• Also Stanley the waiter, who does his best to help Willy during his breakdown in the restaurant washroom.
  • No Antagonist: The closest the play gets to an antagonist is Willy himself, but he's not so much a Villain Protagonist as he's His Own Worst Enemy. All of Willy's problems are either his own fault or the result of forces beyond any one man's control. Even Willy's boss who cuts his pay and fires him isn't out to get Willy, he's just doing what any business owner would do and getting rid of an underperforming employee.note 
  • No Name Given: Willy's mistress is only called "The Woman".
  • Nostalgia Filter: Willy constantly hearkens back to his Glory Days. Trouble is, they weren't all that glorious; they're just better than what was going on now.
  • Not Now, Kiddo: Bernard, warning Biff that he needs to study and getting brushed off by Willy.
  • Odd Friendship: Stereotypical jock Biff and equally stereotypical nerd Bernard are best friends in high school, even though Biff does ridicule and bully his friend.
  • Only Sane Man: Charley provides a voice of reason to Willy's self-deluding exaggerations and Blatant Lies throughout the story.
    • Linda is a a female example, since she's by far the most emotionally stable member of the Loman family. Partially averted in that she fails to realize (or admit) a few important things about their situation, such as why Willy and Biff are at odds with each other.
    • Biff becomes this towards the end of the play too once he faces certain truths about himself and his family, but to a lesser extent as he's still Desperately Looking for a Purpose in Life.
  • Parental Favoritism: Willy has a tendency to ignore Happy — Biff is the one his hopes are invested in. Played with in that Happy is far more like Willy than Biff is, and Biff is much more antagonistic to Willy.
  • The Pirates Who Don't Do Anything: Charley offers Willy a do-nothing job where he'd basically just collect a paycheck and have a job title as a slightly dignified cover-up of the fact that he's living off Charley's charity.
  • Pointy-Haired Boss: Willy's new boss fails to acknowledge the numerous years of hard work that Willy put in during his period and won't allow him to work in New York City, insisting he stay on the road. Unlike his father, who served more as A Father to His Men (at least according to Willy), the new boss only thinks about business and actually comes off as condescending to Willy, referring to him as "kid," despite the fact the Willy was working here before he was born.
  • Popular Is Dumb: Unpopular but studious Bernard becomes successful, but popularity-obsessed Willy and Biff fail in the real world. Though Played With in that it is primarily because they focus on popularity to the exclusion of anything else, and fail to consider things like enthusiasm and hard work. It is also frequently implied that Willy and Biff are only popular in their own minds and that not many actually respect them. Biff realizes this at the end.
  • Posthumous Character: Uncle Ben is mentioned to have died sometime before the events of the play. However he keeps appearing in flashbacks, and his Arc Words keep repeating themselves in Willy's head. Willy, in holding Ben in high esteem, listens to his words most of the time. Sadly, he outright ignores "Ben"'s warnings when he leaves to commit suicide.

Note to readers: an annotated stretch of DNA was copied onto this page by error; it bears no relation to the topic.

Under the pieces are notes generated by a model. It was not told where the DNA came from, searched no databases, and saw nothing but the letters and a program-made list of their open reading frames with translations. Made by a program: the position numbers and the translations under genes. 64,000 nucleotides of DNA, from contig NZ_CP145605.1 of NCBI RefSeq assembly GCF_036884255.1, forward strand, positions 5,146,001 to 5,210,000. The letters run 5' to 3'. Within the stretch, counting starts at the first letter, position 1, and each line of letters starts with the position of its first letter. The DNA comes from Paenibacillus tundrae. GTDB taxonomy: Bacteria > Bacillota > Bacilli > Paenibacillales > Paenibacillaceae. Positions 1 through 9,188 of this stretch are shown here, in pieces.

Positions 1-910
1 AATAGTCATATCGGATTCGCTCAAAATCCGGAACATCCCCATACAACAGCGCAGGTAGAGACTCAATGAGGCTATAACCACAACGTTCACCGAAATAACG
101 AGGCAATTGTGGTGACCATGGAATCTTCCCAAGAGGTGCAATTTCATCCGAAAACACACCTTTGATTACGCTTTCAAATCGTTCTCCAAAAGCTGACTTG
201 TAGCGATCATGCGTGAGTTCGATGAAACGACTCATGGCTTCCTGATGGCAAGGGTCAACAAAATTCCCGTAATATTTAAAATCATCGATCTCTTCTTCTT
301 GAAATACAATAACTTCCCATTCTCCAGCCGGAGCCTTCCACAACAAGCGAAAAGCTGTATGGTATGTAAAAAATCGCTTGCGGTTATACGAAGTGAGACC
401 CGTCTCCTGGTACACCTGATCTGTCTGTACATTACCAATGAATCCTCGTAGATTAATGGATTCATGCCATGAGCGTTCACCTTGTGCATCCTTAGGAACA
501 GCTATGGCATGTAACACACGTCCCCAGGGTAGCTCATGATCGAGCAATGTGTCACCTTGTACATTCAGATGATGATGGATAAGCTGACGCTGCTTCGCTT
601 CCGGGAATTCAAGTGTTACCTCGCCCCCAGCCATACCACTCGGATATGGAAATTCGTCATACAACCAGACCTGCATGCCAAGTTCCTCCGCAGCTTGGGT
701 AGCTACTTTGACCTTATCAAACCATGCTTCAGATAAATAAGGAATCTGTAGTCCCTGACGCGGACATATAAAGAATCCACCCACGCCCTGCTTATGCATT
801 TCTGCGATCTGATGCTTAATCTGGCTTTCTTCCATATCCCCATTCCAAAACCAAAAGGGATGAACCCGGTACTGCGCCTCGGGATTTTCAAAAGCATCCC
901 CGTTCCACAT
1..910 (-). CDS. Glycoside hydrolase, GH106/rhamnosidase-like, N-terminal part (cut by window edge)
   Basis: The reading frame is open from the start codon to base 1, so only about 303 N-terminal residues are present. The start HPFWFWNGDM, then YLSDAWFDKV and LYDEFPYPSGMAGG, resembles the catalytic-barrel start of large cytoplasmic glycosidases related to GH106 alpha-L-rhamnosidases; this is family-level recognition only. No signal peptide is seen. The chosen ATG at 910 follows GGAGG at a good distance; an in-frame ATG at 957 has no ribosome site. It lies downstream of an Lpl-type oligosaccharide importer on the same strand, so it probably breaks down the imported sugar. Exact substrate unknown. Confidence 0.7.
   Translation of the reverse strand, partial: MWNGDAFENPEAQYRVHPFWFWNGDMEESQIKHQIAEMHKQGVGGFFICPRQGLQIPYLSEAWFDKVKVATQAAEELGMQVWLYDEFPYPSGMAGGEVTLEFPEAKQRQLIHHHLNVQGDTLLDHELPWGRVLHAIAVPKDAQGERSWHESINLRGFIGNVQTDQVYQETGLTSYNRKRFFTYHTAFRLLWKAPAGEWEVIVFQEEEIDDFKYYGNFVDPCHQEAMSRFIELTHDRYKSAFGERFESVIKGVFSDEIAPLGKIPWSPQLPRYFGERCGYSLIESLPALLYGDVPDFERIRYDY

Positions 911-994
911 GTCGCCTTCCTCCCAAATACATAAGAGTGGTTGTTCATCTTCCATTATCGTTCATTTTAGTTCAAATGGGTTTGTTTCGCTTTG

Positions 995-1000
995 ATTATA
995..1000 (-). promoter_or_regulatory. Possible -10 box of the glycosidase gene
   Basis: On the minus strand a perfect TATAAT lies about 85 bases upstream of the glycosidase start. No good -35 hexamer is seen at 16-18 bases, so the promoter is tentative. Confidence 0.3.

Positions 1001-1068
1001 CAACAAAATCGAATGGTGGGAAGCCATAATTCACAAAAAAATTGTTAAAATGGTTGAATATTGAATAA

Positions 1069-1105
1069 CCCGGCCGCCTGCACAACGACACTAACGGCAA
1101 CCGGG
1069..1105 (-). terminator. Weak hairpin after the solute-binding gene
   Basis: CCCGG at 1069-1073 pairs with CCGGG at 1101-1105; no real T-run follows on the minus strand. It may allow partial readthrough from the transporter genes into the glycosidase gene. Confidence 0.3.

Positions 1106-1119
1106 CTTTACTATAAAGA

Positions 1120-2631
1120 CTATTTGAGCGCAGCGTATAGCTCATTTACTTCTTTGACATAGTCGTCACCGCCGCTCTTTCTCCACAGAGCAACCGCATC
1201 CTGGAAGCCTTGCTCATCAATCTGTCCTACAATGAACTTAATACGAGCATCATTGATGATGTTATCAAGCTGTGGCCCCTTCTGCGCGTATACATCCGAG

• Pride: Willy cannot accept the idea that he, and more importantly Biff, are not great men but just average Joes. Biff even says "Pop, I am a dime a dozen, and so are you!" to Willy at one point, which Willy harshly rebukes.
  • Proper Lady: Linda is Willy's House Wife and tries to be supportive. Deconstructed with everything else since this requires her to participate in Willy's lies and be miserable.
  • Redemption Equals Death: Played with. Willy plans for his death to obtain big insurance money for his family to compensate for all the grief he caused for them, and/or so he can live his ideals through Biff. A defied trope, since he really gains nothing out of it.
  • Retirony: Willy kills himself to give his family the insurance money. Their house was paid off without it.
  • Selective Obliviousness: This is the main way Linda protects Willy's fragile ego (or, less charitably, enables his worst traits)—by ignoring his flaws and acting as though his meager successes are far more important than they actually are. Some interpretations even suggest that she knows about Willy's affair, but pretends not to in an effort to keep peace; it's notable that one of the few times she genuinely loses her temper is when she snaps at Biff and Happy for sleeping with "whores."
  • Self-Made Man: This is all Willy wants to be—and everything he isn't. He idolizes both Dave Singleman (the greatest salesman of his time) and his brother Ben (who actually struck it rich in the nations of Africa).
  • Sliding Scale of Idealism vs. Cynicism: On the cynical side. The play is a deconstruction of the American Dream, showing how flawed it can be if someone won't stop pursuing it at the expense of all else.
  • Small Name, Big Ego: Willy likes to think of himself as something of a local legend among salesmen in New York and New England, and thinks that when he dies, his former clients and salesmen from across the region will flock to honor his memory. In reality, Willy is a complete a no-name working on commission and eventually fired by his boss, and when he dies only his immediate family and Charley's show up for the funeral.
  • Spoiler Title: There's a salesman in the play. He dies.
  • Spiritual Successor:invokedIt was one of the most influential works in the American arts and especially popular in The '50s. Nicholas Ray's Bigger Than Life was described by its director and screenwriters as a Spiritual Adaptation even.